The Cardinals met with Albert Pujols’ agent today

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Cardinals general manager John Mozeliak told reporters that he met with Albert Pujols’ agent Dan Lozano today, according to B.J. Rains of FOXSportsMidwest.com.

Mozeliak wouldn’t classify the talks as “negotiations” and cautioned that he doesn’t intend to provide regular updates to the media in regards to a contract extension.

“This is not going to be negotiated in the media,” Mozeliak said. “When and why things happen, I think both Dan and I would like to keep that private and confidential. I think that’s how we’ll proceed. You’re not going to get a play-by-play and we’re not going to announce if we’re talking or not. At some point if we feel there needs to be a public statement and we both agree on it, then we’ll do it.”

“Rather than me be coy every time you guys ask, just understand that’s his request and I’m perfectly happy working under those conditions. If we have a chance to do something, it just makes more sense to do it confidentially.”

Mozeliak has previously indicated that he hopes to get something done before Christmas, so if all goes well, the next time we’ll hear about this situation from either the team or Pujols’ representatives is when they are ready to make an official announcement on an extension. Pujols is obviously in his own stratosphere, but Cardinals fans have to feel good about Adrian Gonzalez’s pending contract extension with the Red Sox, as it seemingly takes one potential suitor out of the bidding.

Free agent market slow, but players who have signed have exceeded expectations

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The winter meetings are near the end — many execs are leaving Vegas tonight — and once again, the free agent market has moved rather slowly. Last year’s free agent market was perhaps the slowest in recent memory. This offseason, only 11 multi-year contracts have been signed by free agents to date. Six have been for two years, three have been for three years, one for four years, and one for six years.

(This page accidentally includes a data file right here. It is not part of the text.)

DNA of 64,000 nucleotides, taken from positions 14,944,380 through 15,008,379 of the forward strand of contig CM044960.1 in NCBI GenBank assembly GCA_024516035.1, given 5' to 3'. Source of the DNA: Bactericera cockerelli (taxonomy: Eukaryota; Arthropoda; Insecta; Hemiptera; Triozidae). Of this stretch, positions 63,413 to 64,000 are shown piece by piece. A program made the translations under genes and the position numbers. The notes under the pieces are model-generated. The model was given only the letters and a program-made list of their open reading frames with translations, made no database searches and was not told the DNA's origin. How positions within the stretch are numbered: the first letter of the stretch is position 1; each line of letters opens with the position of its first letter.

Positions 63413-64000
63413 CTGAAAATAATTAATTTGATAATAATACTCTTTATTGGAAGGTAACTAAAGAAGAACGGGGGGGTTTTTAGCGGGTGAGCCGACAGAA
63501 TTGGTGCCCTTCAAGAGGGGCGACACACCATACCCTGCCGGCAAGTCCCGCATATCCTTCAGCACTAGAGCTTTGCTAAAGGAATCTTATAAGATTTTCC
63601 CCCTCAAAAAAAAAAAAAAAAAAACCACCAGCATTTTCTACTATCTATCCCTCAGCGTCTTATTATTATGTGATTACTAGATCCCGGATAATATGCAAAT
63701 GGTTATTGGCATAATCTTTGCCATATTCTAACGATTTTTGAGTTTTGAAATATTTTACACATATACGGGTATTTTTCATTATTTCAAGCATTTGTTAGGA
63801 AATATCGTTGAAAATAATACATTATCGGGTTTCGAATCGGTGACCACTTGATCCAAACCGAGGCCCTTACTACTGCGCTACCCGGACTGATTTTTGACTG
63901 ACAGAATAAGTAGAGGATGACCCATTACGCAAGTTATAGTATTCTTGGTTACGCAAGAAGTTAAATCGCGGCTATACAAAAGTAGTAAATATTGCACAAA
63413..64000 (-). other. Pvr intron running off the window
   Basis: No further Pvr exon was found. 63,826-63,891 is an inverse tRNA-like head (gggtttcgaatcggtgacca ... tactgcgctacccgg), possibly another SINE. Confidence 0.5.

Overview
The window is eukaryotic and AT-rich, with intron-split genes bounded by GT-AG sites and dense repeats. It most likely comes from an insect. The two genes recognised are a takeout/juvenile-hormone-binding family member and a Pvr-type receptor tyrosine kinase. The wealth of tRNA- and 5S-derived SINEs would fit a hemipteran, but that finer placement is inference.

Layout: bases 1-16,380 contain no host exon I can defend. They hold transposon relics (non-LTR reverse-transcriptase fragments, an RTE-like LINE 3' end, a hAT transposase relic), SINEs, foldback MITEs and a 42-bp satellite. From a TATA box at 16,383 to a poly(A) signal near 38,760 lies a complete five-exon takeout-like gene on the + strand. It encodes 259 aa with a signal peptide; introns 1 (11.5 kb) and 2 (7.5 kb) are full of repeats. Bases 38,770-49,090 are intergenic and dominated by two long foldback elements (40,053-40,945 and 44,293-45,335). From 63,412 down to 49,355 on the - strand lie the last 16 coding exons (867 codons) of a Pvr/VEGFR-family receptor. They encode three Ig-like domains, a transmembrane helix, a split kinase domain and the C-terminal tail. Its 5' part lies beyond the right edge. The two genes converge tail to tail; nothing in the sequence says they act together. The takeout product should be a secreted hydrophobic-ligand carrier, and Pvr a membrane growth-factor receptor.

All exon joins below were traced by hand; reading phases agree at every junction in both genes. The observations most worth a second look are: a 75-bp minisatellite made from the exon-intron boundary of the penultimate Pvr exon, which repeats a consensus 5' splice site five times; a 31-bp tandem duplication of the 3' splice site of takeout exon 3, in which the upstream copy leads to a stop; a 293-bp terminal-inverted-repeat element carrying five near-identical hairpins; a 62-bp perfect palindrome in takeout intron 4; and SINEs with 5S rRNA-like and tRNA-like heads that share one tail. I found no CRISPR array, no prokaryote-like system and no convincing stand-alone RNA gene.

Despite another slowly-moving free agent market, the players are optimistic because those that have signed contracts have exceeded expectations in terms of total value, per Jared Diamond of The Wall Street Journal. Patrick Corbin got $140 million, Nathan Eovaldi got $68 million, Andrew McCutchen got $50 million. Heck, even Lance Lynn coming off of a bad year got $30 million from the Rangers.

For comparison, as the offseason began, Fancred’s insider Jon Heyman (and an unnamed “expert”) made predictions about what the various free agent markets would get. Heyman and the expert predicted $100 million and $85 million, respectively, for Corbin, who got $140 million. They predicted $45 million and $64 million, respectively, for Eovaldi, who got $68 million. And they foresaw $39 million and $60 million for McCutchen, who got $50 million. Heyman predicted Charlie Morton would take the $17.9 million qualifying offer and the expert predicted he’d sign a one-year, $17 million deal. Morton got two years and $30 million. Heyman predicted 2/$16M for Lance Lynn and the expert only went a million higher at 2/$17M. He got 3/$30M.

Heyman isn’t everyone’s cup of tea, so let’s also glance at the predictions from MLB Trade Rumors. 6/$129M for Corbin, 4/$60M for Eovaldi, 3/$45M for McCutchen, 2/$32M for Morton, and 2/$16M for Lynn. MLBTR hit a lot closer to the center of the dartboard, so to speak, but generally the players still got a bit more than anticipated, which is good, and justifies the optimism. Hopefully the trend continues over the coming two or three months.

Going forward, though, we probably should adjust our expectations of the winter meetings. Andy McCullough of the Los Angeles Times brought up a great point, tweeting, “One problem with the Winter Meetings is they are still marketed as a news-making event at a time when executives no longer feel urgency to make news at said event.” All of the execs and journalists have access to one another via cell phones, so it’s become more of a hobnobbing event than a place to wheel and deal. These days, a deal could just as easily happen in the days leading up to or following the winter meetings. Maybe it’s just the new normal that we’ll be going into February with handfuls of free agents still looking for a new home.